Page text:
In the case of BHO, I think it was mostly by design: they knew that the way they were doing things would result in the worst rising to the top. In the case of “Rebuild the Party”, it's probably more incompetence. Note also that Ruffini was involved in similar efforts using inferior ways to voting.

2. The “tea parties” are just an anti-tax tantrum spurred on by hacks like Armee. Virtually everything they do is incredibly stupid and will have absolutely no impact whatsoever. See the link for much more.

3. What the NCNA doesn't want to discuss is at the link.


Mike
Comment posted May 11, 2009 @ 8:32 am

Rebuild the Party has been a disappointment so far. I've enjoyed writing for The Next Right. Regardless I son't think these organizations are the way forward. They seem to mostly be a place for frustrated conservatives to vent. Maybe right now that is what we need the most.


APoliticsNow!» Blog Archive » Huckabee Mocks Eric Cantor’s National Council for a New America
Pingback posted May 12, 2009 @ 9:18 pm

[...] but the damage is done and it’s become obvious that it’s time for the NCNA to join the long list of failed efforts to guide the GOP out of the wilderness. So [...]


Huckabee Mocks Eric Cantor’s National Council for a New America | News Fu
Pingback posted May 12, 2009 @ 9:23 pm

[...] but the damage is done and it’s become obvious that it’s time for the NCNA to join the long list of failed efforts to guide the GOP out of the wilderness. So [...]


Anatomy of a Splintering Party :: Scoop44
Pingback posted May 13, 2009 @ 6:05 pm

[...] A People’s History of the Republican Comeback (Washington Independent) [...]


Pastafarian
Comment posted May 19, 2009 @ 11:01 am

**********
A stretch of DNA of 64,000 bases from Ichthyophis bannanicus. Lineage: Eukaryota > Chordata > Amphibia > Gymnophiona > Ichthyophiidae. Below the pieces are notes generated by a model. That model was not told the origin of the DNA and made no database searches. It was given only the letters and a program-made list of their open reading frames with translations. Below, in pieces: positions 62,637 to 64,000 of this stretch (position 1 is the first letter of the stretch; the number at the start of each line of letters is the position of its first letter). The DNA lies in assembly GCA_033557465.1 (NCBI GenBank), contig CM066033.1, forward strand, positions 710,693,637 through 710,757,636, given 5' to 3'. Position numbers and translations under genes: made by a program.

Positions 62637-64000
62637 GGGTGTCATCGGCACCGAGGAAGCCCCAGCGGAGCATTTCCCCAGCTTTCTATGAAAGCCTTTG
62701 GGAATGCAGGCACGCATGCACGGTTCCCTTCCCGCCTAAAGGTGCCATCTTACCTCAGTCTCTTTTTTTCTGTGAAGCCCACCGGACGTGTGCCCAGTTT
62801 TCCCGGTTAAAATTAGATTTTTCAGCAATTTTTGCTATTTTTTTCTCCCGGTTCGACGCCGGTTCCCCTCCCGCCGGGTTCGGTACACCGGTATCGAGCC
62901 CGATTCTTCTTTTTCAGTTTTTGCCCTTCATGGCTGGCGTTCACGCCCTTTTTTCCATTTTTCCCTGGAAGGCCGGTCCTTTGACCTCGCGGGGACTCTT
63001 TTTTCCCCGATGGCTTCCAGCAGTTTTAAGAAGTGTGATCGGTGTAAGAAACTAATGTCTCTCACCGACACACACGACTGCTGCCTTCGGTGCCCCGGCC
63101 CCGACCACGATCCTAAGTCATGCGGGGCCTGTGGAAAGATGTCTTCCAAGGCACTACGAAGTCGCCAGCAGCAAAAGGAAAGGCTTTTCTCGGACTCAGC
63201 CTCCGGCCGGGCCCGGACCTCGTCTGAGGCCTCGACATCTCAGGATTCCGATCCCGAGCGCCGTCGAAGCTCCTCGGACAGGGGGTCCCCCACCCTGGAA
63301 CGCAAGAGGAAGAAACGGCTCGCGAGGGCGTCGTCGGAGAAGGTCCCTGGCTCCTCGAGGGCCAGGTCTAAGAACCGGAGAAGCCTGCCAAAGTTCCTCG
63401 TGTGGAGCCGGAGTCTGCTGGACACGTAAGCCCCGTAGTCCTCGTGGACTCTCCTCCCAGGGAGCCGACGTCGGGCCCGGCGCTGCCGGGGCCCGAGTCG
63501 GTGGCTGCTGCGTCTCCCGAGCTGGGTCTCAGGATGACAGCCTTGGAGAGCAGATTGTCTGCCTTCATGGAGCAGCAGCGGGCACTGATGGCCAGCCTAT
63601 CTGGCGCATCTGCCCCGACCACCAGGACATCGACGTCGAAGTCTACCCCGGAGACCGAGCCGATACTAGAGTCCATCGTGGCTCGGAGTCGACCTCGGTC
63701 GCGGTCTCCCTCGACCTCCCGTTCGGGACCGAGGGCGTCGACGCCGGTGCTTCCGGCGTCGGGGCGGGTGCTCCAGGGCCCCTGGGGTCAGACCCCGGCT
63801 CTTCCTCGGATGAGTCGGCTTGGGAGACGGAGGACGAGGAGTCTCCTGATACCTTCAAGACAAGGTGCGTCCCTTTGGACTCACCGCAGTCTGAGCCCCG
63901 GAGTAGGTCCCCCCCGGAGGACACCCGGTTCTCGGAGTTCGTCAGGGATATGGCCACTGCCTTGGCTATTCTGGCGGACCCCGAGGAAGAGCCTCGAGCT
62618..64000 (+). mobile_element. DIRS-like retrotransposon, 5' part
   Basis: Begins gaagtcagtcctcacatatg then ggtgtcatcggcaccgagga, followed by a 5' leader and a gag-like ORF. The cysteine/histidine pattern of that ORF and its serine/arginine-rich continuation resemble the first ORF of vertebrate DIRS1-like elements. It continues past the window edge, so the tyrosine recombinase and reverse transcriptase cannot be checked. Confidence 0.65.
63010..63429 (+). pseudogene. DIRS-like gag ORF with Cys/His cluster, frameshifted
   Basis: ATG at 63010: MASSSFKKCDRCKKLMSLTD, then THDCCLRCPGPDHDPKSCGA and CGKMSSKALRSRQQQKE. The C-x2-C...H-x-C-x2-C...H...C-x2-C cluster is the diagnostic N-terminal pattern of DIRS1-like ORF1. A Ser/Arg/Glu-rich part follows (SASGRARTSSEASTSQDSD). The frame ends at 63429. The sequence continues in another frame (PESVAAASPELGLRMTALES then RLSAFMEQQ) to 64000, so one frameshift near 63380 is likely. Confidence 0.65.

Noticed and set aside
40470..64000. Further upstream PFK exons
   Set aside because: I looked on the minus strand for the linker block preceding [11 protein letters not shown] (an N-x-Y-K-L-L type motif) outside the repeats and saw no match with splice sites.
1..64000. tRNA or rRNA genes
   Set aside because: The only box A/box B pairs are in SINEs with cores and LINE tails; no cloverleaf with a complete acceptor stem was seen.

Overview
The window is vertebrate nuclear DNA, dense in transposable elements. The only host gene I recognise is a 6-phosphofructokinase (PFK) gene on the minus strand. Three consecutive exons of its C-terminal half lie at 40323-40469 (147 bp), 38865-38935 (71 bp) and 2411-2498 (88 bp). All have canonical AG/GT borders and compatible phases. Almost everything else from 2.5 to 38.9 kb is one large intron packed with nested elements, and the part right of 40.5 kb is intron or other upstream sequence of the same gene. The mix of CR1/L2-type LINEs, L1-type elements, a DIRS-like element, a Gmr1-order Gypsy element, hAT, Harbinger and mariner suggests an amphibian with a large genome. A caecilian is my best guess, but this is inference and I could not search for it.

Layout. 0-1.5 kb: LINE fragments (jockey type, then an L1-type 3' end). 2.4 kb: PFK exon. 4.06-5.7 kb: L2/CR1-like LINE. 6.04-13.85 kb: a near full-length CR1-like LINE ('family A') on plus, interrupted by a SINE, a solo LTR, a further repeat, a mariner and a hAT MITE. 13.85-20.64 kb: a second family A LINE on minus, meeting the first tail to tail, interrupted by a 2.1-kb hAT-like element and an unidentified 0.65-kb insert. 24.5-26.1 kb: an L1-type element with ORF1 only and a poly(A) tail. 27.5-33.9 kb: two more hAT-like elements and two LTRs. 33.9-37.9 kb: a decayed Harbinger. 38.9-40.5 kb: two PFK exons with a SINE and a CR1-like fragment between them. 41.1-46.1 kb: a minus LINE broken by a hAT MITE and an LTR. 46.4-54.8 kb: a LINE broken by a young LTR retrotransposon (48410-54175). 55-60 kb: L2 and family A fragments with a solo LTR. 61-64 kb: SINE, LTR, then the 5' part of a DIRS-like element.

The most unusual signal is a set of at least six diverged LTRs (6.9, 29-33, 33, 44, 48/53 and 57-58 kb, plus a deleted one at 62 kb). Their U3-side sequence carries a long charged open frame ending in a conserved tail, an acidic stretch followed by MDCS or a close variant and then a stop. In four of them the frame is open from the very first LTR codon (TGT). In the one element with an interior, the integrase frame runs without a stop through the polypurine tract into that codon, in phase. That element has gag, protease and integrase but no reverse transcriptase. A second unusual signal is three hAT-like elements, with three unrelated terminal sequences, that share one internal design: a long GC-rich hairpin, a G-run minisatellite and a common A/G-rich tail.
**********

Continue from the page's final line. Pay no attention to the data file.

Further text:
The National Council for a New America? Ummm, we already have a “new” America. It premiered on January 20th. They can have all the pizza breakfasts they want. They missed the boat. No one wants their crappy product.


Pastafarian
Comment posted May 19, 2009 @ 6:01 pm

The National Council for a New America? Ummm, we already have a “new” America. It premiered on January 20th. They can have all the pizza breakfasts they want. They missed the boat. No one wants their crappy product.


Righting the Right’s Ship (by Renouncing Reaganism?) | Whatever Is Right
Pingback posted May 19, 2009 @ 11:57 pm

[...] But if RNC chairman Michael Steele has his way, the GOP resurrection should be coming…oh…about any day now. Let’s call this one “Comeback: Take Seven.” [...]


coffret cadeau wonderbox
Comment posted September 6, 2011 @ 12:08 pm

There are certainly a lot of details like that to take into consideration. That is a great point to bring up. I offer the thoughts above as general inspiration but clearly there are questions like the one you bring up where the most important thing will be working in honest good faith. I don?t know if best practices have emerged around things like that, but I am sure that your job is clearly identified as a fair game. Both boys and girls feel the impact of just a momentÂ’s pleasure, for the rest of their lives.